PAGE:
EAST OF MOSUL • An elite Iraqi army unit advanced towards the built-up area of the ISIS stronghold of Mosul yesterday, after two weeks of fighting to clear surrounding areas of the insurgents.
The troops entered the Karama district of the Islamic State in Iraq and Syria (ISIS) stronghold, their first advance into the city itself.
An officer also told a Reuters correspondent just east of Mosul yesterday that troops from the Counter Terrorism Service (CTS) were moving in on Gogjali, an industrial zone on Mosul's eastern outskirts, and could enter it later in the day.
The zone lies about 1km from the administrative border of Mosul.
"The operation to liberate the left bank of Mosul has started," a military statement said, referring to the eastern bank of the river that flows from north to south.
The CTS unit, which made gains quicker than forces on other fronts, resumed the offensive on the eastern front after it had paused its advance last week to allow the other forces to close the gap and get nearer to the city.
IMPACT OF ISIS TACTICS
Scorched-earth tactics employed by retreating (ISIS) members are having an immediate health impact on civilians, and risk long-term environmental and health consequences.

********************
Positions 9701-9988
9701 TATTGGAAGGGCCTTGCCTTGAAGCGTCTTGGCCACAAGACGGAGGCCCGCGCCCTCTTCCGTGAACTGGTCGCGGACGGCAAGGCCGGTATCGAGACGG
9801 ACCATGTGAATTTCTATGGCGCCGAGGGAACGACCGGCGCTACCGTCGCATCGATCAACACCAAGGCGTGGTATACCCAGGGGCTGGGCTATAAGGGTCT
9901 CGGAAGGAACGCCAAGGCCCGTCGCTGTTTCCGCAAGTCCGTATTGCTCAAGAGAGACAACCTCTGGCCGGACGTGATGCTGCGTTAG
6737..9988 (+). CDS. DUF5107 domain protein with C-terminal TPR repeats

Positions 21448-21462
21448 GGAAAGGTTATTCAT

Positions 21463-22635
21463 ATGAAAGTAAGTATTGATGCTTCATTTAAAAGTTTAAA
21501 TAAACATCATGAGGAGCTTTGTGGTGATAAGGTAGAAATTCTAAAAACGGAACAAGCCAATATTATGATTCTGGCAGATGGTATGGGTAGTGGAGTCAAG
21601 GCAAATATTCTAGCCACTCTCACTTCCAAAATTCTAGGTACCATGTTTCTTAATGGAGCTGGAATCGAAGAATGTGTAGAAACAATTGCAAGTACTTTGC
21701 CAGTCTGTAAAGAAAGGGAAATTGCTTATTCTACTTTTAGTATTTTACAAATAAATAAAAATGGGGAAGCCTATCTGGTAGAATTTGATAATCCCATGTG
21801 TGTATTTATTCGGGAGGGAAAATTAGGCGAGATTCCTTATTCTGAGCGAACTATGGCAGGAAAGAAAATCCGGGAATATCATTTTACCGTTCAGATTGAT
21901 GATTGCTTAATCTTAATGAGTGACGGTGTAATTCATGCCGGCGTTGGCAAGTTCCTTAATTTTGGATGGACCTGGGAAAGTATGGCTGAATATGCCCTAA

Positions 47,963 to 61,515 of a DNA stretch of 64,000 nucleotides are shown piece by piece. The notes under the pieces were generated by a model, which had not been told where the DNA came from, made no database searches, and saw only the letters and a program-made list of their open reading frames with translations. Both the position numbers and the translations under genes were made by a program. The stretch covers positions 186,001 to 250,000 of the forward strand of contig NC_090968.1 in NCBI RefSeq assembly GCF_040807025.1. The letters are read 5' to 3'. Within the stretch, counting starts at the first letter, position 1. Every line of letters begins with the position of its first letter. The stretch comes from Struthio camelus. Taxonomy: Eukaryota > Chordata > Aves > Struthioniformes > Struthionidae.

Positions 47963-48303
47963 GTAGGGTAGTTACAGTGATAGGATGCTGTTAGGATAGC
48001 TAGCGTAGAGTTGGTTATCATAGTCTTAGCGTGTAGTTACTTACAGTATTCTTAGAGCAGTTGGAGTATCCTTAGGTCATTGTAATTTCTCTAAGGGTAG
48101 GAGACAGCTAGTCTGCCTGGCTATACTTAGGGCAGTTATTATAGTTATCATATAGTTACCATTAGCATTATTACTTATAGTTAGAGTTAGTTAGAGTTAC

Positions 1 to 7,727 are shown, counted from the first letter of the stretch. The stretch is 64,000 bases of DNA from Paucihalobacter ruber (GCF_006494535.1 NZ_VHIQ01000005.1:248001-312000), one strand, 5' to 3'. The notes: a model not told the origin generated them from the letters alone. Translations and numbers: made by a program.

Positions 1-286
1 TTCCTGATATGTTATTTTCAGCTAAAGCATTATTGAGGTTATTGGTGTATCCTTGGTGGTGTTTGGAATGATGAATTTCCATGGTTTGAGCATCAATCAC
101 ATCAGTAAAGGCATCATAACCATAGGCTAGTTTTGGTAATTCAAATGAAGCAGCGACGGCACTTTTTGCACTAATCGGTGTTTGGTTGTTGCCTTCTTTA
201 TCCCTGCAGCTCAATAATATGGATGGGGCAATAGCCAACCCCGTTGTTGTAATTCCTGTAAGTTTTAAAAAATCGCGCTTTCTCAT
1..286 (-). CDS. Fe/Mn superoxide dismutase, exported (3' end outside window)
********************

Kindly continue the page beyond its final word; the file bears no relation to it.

UN OFFICE FOR THE COORDINATION OF HUMANITARIAN AFFAIRS
Other military statements said five villages were taken north of Mosul, where Kurdish Peshmerga fighters are also being deployed, while army units advanced in the south.
Pro-Iranian Iraqi Shi'ite militias joined the fighting last Saturday, aiming to cut the route between Mosul and Raqqa, ISIS' main stronghold in Syria.
The CTS will hold its advance in Karama until the forces on the other fronts advance "to protect their back", General Wissam Araji said in Bazwaia, a village which was retaken from ISIS earlier in the day, at the edge of the city's eastern suburb.
The capture of Mosul would mark the militants' effective defeat in the Iraqi half of the caliphate that ISIS leader Abu Bakr al-Baghdadi declared two years ago from the city's Grand Mosque.
It is still home to 1.5 million residents, making it four or five times bigger than any other city seized by ISIS in both Iraq and Syria.
Iraqi security forces and Kurdish Peshmerga fighters started the offensive on Oct 17, with air and ground support from the United States-led coalition, against the hardline Sunni group.
ISIS militants have been fighting off the offensive with suicide car bombs, snipers and mortar fire.
They have also set oil wells on fire to cover their movements and displaced thousands of civilians from villages towards Mosul, using them as "human shields", United Nations officials and villagers have said.
"Scorched-earth tactics employed by retreating (ISIS) members are having an immediate health impact on civilians, and risk long-term environmental and health consequences," the UN's Office for the Coordination of Humanitarian Affairs said.
UN forecasts see up to one million people being uprooted by the fighting, which UN aid agencies said had so far forced about 17,500 people to flee - a figure that excludes those taken into Mosul by the retreating militants.